Multiple observational studies find an association between skipping breakfast and higher risk of type 2 diabetes. These studies suggest that a regular healthy breakfast is associated with improved blood sugar control. Other studies reported an association between breakfast consumption and lower risk of cardiovascular disease.

The impact of meal skipping is very difficult to study. “There are so many factors at play,” says Lichtenstein. “Can one really parse out the health impacts of eating breakfast if one participant eats a heaping plate of syrup-drenched refined-grain pancakes and a side of bacon every day, and another eats fruit with yogurt or steel cut oats? Are breakfast eaters healthier because they have other healthy eating habits, engage in more physical activity, or live less stressful lives? Are people who skip breakfast more likely to work the nightshift, snack heavily throughout the evening, or eat because they are depressed, all of which could impact their health?”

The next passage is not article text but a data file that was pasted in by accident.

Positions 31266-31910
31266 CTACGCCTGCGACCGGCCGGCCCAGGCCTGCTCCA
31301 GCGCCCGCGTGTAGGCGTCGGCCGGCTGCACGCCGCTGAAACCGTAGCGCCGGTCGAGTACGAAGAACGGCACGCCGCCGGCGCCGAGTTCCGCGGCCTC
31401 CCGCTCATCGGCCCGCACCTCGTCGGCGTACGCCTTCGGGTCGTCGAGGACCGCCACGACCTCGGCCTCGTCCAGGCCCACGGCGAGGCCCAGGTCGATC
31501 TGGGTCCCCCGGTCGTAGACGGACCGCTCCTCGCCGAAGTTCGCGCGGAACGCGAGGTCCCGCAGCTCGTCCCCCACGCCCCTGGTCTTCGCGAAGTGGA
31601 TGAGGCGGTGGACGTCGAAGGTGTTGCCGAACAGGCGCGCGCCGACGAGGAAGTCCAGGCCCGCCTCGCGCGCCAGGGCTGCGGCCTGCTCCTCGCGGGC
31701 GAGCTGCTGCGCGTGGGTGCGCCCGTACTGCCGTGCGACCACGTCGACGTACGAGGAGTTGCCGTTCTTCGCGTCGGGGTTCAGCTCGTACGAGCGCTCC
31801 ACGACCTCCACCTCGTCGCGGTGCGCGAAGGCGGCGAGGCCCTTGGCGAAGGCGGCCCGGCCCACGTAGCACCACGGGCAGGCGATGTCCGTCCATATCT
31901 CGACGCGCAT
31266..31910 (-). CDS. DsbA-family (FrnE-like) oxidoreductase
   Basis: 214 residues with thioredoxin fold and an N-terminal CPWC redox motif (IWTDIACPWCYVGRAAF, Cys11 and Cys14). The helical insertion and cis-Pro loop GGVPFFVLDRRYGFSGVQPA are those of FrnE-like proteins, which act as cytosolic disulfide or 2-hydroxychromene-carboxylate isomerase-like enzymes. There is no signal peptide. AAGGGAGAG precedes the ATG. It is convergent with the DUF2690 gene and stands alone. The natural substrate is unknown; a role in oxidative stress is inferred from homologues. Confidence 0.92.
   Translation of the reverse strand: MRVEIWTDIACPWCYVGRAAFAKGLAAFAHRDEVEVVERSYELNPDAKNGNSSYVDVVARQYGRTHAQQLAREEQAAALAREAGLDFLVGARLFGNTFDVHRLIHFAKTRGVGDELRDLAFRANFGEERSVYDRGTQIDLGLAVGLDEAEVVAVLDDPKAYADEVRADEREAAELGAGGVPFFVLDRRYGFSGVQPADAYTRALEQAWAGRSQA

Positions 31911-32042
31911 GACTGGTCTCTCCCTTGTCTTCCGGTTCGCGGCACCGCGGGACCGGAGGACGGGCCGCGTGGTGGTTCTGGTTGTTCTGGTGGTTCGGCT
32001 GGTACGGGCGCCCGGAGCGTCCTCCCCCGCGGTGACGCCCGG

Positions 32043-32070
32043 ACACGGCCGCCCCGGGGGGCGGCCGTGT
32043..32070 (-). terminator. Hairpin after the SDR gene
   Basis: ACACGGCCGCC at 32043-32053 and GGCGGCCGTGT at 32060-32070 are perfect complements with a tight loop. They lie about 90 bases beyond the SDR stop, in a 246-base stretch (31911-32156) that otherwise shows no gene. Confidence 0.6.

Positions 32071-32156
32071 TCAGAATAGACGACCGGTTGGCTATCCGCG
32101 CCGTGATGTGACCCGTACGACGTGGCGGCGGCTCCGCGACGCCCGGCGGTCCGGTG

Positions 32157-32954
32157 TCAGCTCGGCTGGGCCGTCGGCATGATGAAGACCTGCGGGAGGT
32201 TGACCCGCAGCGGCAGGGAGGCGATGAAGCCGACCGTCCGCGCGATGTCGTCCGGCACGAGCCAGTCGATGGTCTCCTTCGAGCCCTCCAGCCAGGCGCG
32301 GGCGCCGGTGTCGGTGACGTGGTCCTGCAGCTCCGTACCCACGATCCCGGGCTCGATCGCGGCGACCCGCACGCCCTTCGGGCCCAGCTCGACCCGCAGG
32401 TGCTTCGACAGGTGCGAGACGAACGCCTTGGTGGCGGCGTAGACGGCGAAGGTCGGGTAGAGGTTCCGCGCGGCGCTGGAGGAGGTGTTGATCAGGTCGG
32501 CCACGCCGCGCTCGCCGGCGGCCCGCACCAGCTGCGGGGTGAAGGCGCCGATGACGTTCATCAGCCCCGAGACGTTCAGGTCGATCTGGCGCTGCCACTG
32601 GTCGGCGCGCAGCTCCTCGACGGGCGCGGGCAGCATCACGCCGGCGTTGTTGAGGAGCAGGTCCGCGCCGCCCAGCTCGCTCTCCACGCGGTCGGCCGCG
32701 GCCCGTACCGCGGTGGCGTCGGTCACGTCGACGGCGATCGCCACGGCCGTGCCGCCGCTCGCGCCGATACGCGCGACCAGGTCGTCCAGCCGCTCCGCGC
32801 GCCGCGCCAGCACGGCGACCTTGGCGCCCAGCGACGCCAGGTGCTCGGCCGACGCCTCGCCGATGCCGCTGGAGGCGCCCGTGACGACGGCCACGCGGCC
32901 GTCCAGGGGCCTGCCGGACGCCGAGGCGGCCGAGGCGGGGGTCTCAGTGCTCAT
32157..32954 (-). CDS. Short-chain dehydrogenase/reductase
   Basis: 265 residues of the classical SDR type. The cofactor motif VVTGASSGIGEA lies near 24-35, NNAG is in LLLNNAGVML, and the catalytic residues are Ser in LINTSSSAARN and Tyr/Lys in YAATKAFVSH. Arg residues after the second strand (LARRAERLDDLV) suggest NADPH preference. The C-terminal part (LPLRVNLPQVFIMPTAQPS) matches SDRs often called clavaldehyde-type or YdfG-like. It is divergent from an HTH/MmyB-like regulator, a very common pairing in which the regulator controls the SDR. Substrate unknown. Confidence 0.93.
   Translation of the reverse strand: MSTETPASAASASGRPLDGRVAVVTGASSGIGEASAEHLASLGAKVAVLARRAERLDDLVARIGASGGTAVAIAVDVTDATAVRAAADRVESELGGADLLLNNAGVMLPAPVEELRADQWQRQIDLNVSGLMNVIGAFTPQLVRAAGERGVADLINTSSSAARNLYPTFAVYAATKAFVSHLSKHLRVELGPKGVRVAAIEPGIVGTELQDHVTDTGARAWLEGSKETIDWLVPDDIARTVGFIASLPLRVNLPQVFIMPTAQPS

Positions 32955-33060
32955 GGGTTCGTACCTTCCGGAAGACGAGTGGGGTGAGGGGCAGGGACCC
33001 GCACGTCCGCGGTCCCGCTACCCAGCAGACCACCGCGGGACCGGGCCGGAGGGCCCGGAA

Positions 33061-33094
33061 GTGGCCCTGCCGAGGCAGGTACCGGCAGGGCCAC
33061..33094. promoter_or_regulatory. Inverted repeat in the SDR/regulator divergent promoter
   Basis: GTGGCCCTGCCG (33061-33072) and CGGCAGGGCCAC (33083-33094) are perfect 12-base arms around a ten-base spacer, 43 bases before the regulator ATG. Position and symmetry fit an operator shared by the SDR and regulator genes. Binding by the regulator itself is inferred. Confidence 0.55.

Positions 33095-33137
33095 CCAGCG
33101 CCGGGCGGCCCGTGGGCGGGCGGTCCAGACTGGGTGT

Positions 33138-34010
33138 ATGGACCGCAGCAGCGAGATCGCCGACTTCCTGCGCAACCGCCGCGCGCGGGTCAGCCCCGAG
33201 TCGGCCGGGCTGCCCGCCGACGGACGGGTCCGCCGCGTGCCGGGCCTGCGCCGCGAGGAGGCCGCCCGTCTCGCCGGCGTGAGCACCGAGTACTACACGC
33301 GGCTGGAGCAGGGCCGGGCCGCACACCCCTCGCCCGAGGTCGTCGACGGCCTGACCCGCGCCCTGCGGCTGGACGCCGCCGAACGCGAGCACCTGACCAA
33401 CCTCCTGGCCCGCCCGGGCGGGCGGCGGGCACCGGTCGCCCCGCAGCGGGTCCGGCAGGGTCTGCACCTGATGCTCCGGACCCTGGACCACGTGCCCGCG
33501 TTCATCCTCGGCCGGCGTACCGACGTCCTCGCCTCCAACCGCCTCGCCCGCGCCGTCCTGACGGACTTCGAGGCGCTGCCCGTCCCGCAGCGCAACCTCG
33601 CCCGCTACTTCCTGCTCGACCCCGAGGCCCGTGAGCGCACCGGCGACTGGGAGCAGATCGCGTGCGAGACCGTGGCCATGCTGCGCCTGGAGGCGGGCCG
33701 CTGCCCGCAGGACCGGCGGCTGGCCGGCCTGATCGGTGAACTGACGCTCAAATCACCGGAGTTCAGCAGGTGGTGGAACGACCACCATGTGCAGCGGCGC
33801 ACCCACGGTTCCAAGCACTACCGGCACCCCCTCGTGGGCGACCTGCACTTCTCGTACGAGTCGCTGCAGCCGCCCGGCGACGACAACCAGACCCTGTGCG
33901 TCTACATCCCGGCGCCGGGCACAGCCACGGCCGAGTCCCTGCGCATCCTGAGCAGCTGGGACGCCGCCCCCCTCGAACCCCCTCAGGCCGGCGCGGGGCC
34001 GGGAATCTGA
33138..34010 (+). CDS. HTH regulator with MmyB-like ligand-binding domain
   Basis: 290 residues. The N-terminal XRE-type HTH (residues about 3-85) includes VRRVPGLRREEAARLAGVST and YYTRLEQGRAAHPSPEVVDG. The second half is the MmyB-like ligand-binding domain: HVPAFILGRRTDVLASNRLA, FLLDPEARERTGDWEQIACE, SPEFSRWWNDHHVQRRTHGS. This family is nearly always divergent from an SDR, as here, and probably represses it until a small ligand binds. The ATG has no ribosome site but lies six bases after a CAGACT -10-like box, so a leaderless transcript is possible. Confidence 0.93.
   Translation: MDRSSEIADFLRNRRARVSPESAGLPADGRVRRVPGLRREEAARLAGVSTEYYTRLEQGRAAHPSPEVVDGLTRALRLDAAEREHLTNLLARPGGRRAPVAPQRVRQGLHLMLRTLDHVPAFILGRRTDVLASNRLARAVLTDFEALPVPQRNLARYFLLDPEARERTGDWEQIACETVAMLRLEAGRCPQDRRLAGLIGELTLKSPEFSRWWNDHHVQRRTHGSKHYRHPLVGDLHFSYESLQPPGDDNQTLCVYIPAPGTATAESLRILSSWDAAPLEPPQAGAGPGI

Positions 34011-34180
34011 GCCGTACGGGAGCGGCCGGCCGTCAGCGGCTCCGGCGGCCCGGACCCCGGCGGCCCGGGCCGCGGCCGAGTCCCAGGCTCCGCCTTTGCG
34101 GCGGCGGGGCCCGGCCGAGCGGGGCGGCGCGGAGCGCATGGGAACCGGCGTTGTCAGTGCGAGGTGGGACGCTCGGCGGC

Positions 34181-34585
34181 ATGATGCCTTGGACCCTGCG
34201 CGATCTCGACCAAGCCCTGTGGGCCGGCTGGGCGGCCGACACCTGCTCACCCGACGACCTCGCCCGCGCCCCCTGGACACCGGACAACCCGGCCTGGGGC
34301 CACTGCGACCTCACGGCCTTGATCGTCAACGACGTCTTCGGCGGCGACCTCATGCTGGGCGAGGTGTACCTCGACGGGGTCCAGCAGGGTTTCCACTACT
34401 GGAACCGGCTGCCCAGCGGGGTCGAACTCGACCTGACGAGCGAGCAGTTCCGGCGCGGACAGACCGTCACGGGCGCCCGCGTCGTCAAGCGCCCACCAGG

Whatever your health goals, starting your day—whenever your day starts—with smart food choices is a good way to support your efforts.

Quick and Simple Healthy Breakfasts
Fuel your day with these tasty and nutritious meals that are ready in a snap.

  • Bowled over. Assemble a bowl of plain Greek yogurt or low-fat cottage cheese and add toppings like fruit, nuts, and low sugar whole oat granola or muesli. Sprinkle with cinnamon or add a dash of vanilla for extra flavor.
  • Toast toppers. Add quick, nutritious toppers to a slice of whole grain bread or English muffin, like peanut or other nut butter and sliced fruit or raisins; hummus with feta and olives; avocado and salsa; or hard-boiled egg and tomato.
  • Fill ‘em up. Whole grain pita and tortillas are easy to stuff or roll with hard-boiled or scrambled egg, cooked chicken or shrimp, or canned tuna. Top with veggies like spinach, tomato, and mushrooms. Add a tasty sauce or spread, like salsa, mustard, or a dollop of plain yogurt to taste.
  • Overnight options. Most whole grains (including oats and quinoa) and some seeds (like chia seeds) can be soaked in liquid (milk, fortified milk substitute, water, or broth) while you sleep. In the morning, top with fresh or frozen fruit, nuts, cinnamon—or go savory and top with chopped fresh, thawed, or canned vegetables and protein, like tofu, shredded cheese or lean sliced meats. Try different proportions and combinations until you find your favorites.